The Possible Risks and Probable Rewards of Dark Data

Gartner Research came up with the term “Dark Data” a few years back, defining it as “information assets organizations collect, process and store during regular business activities, but generally fail to use for other purposes (for example, analytics, business relationships and direct monetizing).”  The definition goes on to make things even more complex noting “Similar to dark matter in physics, dark data often comprises most organizations’ universe of information assets. Thus, organizations often retain dark data for compliance purposes only. Storing and securing data typically incurs more expense (and sometimes greater risk) than value.”

Most dark data can be classified as unstructured data as files and data created (or updated) by humans (think Word documents, PowerPoint slide decks, etc.). These documents are harder to categorize and assign classification rules as each author has their own point of view and writing style, not to mention each industry and job role to some degree possesses its own nomenclature. Dark data files may contain great insights and untapped ideas, but may also include social security numbers, credit card numbers and other confidential and sensitive content. These files often take up TBs of space and no one in your organization may have the slightest idea of what these files actually contain, only that they need to be stored.

You may ask, “Why should I care?” Sometimes it’s best to leave what’s in the dark in the dark. However, ignorance is not always bliss, especially when it comes to issues like compliance and data governance, where inadvertent oversight can be downright risky or costly for your organization.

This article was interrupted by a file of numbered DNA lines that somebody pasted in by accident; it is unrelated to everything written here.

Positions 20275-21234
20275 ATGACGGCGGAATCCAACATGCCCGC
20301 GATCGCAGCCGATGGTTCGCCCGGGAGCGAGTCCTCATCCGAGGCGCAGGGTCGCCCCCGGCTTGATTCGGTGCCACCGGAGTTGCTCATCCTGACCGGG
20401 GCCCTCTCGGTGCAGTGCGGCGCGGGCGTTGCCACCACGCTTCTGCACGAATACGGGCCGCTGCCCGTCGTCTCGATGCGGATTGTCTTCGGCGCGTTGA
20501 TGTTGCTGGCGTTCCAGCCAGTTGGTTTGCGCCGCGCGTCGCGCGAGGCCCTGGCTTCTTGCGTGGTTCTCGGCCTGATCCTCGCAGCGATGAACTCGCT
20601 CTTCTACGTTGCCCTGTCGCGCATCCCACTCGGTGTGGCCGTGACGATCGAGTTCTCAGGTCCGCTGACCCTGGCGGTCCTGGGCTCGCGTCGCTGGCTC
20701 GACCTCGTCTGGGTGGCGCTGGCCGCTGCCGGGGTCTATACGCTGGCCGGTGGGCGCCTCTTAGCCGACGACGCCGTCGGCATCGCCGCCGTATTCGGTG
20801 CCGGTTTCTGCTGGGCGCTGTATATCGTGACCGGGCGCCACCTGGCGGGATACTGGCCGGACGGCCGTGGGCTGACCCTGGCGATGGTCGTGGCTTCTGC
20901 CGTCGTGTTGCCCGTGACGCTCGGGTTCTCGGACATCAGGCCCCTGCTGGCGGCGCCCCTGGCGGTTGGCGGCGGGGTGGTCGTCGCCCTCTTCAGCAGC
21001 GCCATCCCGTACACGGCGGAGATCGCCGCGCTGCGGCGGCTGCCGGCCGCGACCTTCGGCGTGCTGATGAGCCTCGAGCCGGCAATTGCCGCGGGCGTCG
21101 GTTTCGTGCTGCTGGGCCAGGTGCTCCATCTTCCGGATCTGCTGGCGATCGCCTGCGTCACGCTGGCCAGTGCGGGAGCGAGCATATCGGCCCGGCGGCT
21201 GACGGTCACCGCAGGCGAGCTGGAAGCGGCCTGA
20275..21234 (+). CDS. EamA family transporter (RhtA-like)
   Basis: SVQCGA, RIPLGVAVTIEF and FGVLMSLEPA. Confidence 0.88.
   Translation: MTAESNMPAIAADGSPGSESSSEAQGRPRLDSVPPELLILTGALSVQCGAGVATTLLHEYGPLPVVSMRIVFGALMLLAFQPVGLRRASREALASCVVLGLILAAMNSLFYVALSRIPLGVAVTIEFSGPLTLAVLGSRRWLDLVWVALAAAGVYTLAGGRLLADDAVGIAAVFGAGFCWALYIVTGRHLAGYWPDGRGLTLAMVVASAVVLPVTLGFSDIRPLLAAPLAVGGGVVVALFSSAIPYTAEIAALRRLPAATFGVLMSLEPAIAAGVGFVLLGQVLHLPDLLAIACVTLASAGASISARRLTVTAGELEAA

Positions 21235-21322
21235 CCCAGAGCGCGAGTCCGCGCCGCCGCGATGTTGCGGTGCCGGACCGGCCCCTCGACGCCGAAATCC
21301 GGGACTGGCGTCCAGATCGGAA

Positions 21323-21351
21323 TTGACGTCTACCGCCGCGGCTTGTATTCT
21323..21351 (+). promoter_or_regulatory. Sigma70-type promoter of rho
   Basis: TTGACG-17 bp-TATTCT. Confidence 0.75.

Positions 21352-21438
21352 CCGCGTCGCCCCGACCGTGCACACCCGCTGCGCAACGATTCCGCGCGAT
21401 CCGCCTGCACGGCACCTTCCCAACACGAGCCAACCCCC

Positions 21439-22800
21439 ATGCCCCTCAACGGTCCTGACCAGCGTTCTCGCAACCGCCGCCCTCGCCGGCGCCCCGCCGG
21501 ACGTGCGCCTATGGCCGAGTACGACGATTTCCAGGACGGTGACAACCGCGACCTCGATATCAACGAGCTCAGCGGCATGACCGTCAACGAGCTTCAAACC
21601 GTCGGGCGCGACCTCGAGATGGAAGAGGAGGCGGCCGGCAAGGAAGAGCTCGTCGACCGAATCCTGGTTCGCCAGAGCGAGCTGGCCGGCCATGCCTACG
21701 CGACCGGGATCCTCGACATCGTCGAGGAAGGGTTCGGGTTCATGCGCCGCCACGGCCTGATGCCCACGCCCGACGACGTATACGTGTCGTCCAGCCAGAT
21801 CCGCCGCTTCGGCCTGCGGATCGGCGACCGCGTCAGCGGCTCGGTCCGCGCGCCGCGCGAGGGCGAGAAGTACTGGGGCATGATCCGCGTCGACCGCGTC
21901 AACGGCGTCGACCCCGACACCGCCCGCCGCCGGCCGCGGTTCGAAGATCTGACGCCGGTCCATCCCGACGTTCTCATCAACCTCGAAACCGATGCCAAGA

According to one story in Beckers Hospital Review, the cost can be steep: to the tune of $50,000 per HIPAA violation or up to $1.5 million per calendar year per identical violation. Meanwhile, the Ponemon Institute’s findings claim the average per capita of a data breach in the US in 2014 amounts to $201. So your organization’s economic livelihood is definitely one major reason to care about dark data and to seek ways to shed light on what may be hidden in your dark data.

There’s also another side to the dark data equation. Sometimes, what’s hidden in the dark can deliver untold riches for those who find it. Think about explorers of shipwrecks in the murky depths of the ocean or those who seek gold deep within mines. The quest to bring the treasure to the surface is often hard and arduous, but the findings are well worth the effort for those who succeed.

That’s the other side of dark data…the wealth of insight and intelligence that can be gleaned from stored files – including customer records, email correspondence, raw survey data, notes, old versions of relevant documents and the like that may have been stored and forgotten but which may be used to gain a competitive edge.

You have to shed a light on ALL your dark data to understand what needs to be made more secure and what needs to be further utilized. It’s hard but it’s something leading organizations are increasingly investing to better protect themselves and better utilize the intellectual capital and the hard work of past and present employees.
Learn What's Lurking in the Dark (Data) SlideShare


Need some help understanding the risks of dark data and some of the steps you can take to create order from chaos? Review our new SlideShare “Learn What’s Lurking in the Dark (Data)” to find out more.

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Jeff Boehm

Jeff Boehm

Jeff Boehm was the vice president of marketing at DataGravity for 2 years. Jeff brought more than 20 years of experience with a rare combination of marketing skills, organizational leadership and technical background to DataGravity, having shaped the BI and search markets working for industry pioneers and disrupters.